There’s a new contract in town. One you have to sign BEFORE a publisher will even look at your submission. It’s called a submission agreement. But should you sign it?
I came across this a couple of weeks ago, when I was about to submit a non-fiction book proposal to Frances Lincoln. There have been a few changes at the company since the last book of mine they published (Best Walks in the Welsh Borders). They’ve been taken over by an American publisher called Quarto.
Many publishers offer some guidance to potential non-fiction authors about what they like to see in a book proposal, and Quarto helpfully point out on their website the key ingredients they require. But at the bottom of the page they state that all proposals need to be accompanied by a signed submission agreement. You can view that agreement here.
I had no real concerns about the first paragraph. It basically states that you have no claim on any projects that might currently be in the pipeline, or might be developed in the future, by the publisher, which may be similar to the proposal you’re going to submit.
Writers have similar ideas all of the time. It is possible for two writers to submit similar ideas at the same time - it happens. I’ve experienced this myself. So this clause basically means you can’t get upset if your proposal gets rejected, but another writer’s proposal (which happens to be very similar to yours) is accepted.
But the second paragraph worried me. Firstly, I wasn’t sure I fully understood it. And that should always set the alarm bells ringing. What concerned me though, if my understanding was correct, was that they were claiming I had no claim to any new ideas that may have arisen following any discussions I had with the publishers regarding my proposal.
Now again, it’s not uncommon for a writer to pitch an idea only to have it rejected by a publisher, but during a discussion between both parties a new idea might emerge which is of interest to them. Sometimes ideas need further development. But what worried me was that the clause seemed to suggest that the publisher could take my idea, tweak it slightly, and develop it without any further credit, or recompense, to me.
So I did what all writers should do: seek help. I contacted the Society of Authors. As a member I’m entitled to use their free contract vetting service.
You can imagine my shock when Nicola Solomon, Chief Executive of the Society, got in touch directly and advised me not to sign the agreement as it stood. My fears were correct. Apparently, this is a common clause in the American movie world (and remember, Frances Lincoln is now owned by an American company). However, the Society have never seen this used in conjunction with book publishers. They felt this was an extremely troubling development.
Nicola did make a valid suggestion though: that I contact the publisher, explain my reservations about the second clause and ask if they would still consider my book proposal if I signed the agreement but struck out the second paragraph.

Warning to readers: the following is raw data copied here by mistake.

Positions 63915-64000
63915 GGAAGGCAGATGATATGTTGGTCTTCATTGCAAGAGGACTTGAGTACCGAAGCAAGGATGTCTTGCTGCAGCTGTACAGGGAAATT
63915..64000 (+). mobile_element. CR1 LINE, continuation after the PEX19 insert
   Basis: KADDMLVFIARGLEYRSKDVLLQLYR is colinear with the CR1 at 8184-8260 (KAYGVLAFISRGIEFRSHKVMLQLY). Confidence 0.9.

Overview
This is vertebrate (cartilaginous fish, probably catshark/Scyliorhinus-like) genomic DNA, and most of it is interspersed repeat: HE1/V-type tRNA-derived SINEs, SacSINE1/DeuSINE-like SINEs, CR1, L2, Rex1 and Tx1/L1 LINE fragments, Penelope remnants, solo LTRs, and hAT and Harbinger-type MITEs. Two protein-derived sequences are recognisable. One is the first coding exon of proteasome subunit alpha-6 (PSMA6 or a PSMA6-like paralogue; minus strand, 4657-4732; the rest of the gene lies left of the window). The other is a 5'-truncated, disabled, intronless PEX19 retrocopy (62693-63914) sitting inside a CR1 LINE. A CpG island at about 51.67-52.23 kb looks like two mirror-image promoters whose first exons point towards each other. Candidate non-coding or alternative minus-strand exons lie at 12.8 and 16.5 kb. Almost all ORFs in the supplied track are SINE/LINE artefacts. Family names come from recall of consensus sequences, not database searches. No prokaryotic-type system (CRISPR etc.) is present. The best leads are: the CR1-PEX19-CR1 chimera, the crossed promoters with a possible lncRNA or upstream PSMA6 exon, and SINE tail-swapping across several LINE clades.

Well, nothing ventured, nothing gained. So I did.
Now the Frances Lincoln website has an error on it, which I didn’t spot at first. When I clicked on the UK email address for book proposal submissions, it actually inserts the email address for the US publisher, not the UK one, into the email message. So my query went to the US publisher not the UK one, as I originally thought.
It was only when the US publisher replied about half an hour later that I realised what had happened! And their response? Well, to paraphrase it, they said that so many writers were querying the clause because they didn’t understand it they were looking at proposals that didn’t have the signed submission agreement. The US publisher then gave me the UK email address in case I wanted to try them! (Which is when I discovered the website’s error.)
So I emailed the UK publishers with the same query. Again, within about an hour I had a reply. They said I could make a submission and strike out the second paragraph in the agreement, and they might look at my proposal.
Not as clear cut as the American publishers, admittedly. But it does clearly illustrate a point: if you don’t understand a contract, or don’t like something in it, then there’s no harm in asking to change it.
As a result of me making my query, the Society of Authors are now looking into this matter further, with their American counterparts. It’ll be interesting to see what transpires.
If the publisher had insisted I signed their original submission agreement as it stood then I wouldn’t have submitted my proposal to them. (Perhaps that’s their intention: to dissuade writers from flooding their inboxes with non-fiction book proposals. Who knows?)
But by getting the contract clarified, and asking for it to be tweaked, I’m now in the position where instead of dismissing this potential publisher because I didn’t like their submission agreement, I can now submit my proposal on terms that I find more acceptable.
It’s a useful reminder that we shouldn’t sign anything we don’t understand. Nor should we assume that an agreement is written in stone. If you don’t like a particular clause … start negotiating.